– Made an inquiry to the organization (e.g. asked about the summer soccer program).

What this means in practical terms is nonprofit organizations will have to ensure they get permission before adding people to their permanent mailing lists, visibly identify their organization in emails, and include an unsubscribe option in their emails and on their websites. For registered charities that have separate mailing lists for fundraising purposes only, those mailing lists will be exempt from complying with CASL.

Certain other communications are exempt from CASL for all nonprofits. This includes day-to-day communications with other organizations, since CASL is mainly focused on commercial communications with the public.

Read the regulations and an explanation of the changes on the Federal Government’s website.

When does my nonprofit to have to do something about this?

The legislation will be proclaimed July 1, 2014 and while some provisions will immediately come into effect, organizations have three years to comply.

Advocacy work by ONN and sector organizations

ONN and others organizations made submissions to Industry Canada in February 2013 asking that the nonprofit sector, including charities, be exempt from CASL. Failing an exemption, we asked for changes to the regulations and the sector achieved some ‘wins’:

  • Registered charities were exempted for commercial email for fundraising activities that involve “messages that have its primary purpose raising funds for charity” (regs. 3.g). Submissions by the sector, including ONN, helped get this win for fundraising activities.
  • Organizations can continue communications to existing lists, where contacts have already given consent to receive emails. This is an important “win” because there is no expiry limit on express consent; however where an organization has not received express consent (e.g. someone has subscribed to your newsletter), your organization has a three year transitional period to receive permission to continue sending emails. [*Note: A bit of ‘legalese’, but this is important because once you’ve received ‘express permission’ it’s not time-limited, whereas time limits apply (two years) for implied consent based on existing relationships.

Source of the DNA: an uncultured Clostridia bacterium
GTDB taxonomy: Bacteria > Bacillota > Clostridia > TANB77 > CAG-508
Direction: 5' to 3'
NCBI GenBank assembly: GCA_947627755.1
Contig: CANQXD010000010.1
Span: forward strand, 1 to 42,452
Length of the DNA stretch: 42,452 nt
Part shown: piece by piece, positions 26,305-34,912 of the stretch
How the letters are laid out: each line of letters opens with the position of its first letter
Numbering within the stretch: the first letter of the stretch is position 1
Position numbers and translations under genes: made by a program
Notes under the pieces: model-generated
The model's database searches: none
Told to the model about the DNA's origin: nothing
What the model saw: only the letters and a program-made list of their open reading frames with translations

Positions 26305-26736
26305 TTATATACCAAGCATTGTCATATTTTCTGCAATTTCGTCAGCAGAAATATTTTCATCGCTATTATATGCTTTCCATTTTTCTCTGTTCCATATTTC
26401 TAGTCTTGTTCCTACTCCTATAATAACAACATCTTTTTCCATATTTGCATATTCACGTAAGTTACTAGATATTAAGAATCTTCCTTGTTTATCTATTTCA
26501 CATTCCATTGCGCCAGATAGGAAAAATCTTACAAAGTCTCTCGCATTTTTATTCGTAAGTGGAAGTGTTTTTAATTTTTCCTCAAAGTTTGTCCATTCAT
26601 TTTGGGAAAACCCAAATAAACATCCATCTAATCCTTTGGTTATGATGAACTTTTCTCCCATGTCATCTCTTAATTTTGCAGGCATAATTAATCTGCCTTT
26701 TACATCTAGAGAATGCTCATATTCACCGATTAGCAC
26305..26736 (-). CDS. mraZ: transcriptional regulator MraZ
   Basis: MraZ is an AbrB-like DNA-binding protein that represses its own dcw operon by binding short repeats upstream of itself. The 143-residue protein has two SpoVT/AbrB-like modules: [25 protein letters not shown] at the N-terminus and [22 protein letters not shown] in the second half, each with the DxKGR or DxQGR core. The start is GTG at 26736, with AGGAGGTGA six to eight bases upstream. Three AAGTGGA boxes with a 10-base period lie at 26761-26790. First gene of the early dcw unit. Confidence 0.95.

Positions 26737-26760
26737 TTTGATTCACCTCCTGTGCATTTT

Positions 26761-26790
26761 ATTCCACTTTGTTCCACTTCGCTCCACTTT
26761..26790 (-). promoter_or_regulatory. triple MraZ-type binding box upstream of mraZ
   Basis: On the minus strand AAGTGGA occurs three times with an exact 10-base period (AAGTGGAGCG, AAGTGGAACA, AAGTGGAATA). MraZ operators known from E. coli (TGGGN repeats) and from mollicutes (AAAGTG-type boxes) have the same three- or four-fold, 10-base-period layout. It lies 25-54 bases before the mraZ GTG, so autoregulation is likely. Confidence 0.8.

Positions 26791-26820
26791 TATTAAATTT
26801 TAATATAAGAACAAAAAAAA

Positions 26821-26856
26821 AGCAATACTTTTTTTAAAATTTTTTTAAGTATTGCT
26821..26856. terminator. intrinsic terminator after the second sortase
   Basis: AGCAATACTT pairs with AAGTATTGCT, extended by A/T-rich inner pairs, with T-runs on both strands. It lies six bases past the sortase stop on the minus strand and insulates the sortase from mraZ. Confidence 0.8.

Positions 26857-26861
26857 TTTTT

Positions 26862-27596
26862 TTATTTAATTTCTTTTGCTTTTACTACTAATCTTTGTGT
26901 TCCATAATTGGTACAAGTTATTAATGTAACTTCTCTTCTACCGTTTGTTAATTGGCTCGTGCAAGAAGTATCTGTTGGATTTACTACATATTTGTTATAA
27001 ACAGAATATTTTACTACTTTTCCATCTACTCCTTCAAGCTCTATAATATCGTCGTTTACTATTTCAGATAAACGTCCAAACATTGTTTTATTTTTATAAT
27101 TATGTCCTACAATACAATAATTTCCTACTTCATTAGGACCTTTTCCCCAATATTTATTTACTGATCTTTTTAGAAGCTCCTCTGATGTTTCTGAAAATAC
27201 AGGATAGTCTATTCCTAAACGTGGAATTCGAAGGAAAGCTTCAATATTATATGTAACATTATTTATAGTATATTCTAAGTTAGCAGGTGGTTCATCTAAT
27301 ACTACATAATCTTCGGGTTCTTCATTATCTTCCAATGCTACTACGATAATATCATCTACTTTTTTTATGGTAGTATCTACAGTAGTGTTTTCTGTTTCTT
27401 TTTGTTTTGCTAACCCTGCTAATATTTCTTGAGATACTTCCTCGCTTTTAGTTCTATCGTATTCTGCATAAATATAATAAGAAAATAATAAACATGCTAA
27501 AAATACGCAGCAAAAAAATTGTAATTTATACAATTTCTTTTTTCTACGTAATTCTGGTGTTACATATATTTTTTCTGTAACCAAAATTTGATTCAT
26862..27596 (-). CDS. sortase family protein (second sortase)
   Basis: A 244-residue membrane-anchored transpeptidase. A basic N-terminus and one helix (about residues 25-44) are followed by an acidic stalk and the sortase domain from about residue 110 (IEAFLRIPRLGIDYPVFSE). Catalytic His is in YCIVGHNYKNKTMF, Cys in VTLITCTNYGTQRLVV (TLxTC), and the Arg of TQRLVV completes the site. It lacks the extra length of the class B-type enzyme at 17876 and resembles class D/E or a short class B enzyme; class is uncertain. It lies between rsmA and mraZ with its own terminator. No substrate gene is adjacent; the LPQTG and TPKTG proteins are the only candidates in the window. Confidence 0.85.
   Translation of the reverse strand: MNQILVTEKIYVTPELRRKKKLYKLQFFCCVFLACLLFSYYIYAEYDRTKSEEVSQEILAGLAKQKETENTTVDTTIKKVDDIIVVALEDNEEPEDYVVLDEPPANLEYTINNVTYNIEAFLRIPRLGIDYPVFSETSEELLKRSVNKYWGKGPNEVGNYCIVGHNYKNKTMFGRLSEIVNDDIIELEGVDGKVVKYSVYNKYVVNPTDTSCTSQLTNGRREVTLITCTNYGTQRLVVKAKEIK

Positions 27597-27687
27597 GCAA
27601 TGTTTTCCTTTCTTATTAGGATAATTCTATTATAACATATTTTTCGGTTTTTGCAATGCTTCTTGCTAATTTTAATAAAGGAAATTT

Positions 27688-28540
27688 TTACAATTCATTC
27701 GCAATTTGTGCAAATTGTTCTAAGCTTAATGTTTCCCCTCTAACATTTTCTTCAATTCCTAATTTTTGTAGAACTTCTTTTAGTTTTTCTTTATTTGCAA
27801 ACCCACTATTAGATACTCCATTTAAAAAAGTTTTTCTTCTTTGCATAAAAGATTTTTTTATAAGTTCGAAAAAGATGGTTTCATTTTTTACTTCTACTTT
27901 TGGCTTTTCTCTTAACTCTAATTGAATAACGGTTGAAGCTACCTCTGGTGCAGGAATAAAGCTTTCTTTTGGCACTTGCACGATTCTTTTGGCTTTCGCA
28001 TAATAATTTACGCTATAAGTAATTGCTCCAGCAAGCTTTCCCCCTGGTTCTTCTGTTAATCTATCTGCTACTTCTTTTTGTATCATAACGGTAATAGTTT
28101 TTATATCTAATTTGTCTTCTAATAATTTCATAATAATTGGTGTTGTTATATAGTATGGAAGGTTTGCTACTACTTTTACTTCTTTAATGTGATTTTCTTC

• The types of communications now exempt from CASL have been broadened. Sector advocacy helped to extend definitions of covered relationships, from beyond strictly business relationships, to include non-business relationships and messages about the activities of the organization. This is key for a sector that shares information often through its networks!
  •  The right of private action (private lawsuits) has been delayed until July 1, 2017. This gives the sector more time to make the case that voluntary board members should not be personally liable under CASL private actions.

While these demonstrate the sector’s ability to have impact, ONN is disappointed that public benefit nonprofits and their revenue-generating activities were not given the same exemption as charitable fundraising. The public benefit sector, which includes charities and nonprofits, together are critical to building healthy and resilient communities. The nonprofit sector should not be included in legislation aimed at commercial activities, and CASL regulations will impose a complex administrative burden on organizations to comply.

For an overview of the concerns of the nonprofit sector, read ONN’s brief to Industry Canada in February 2013.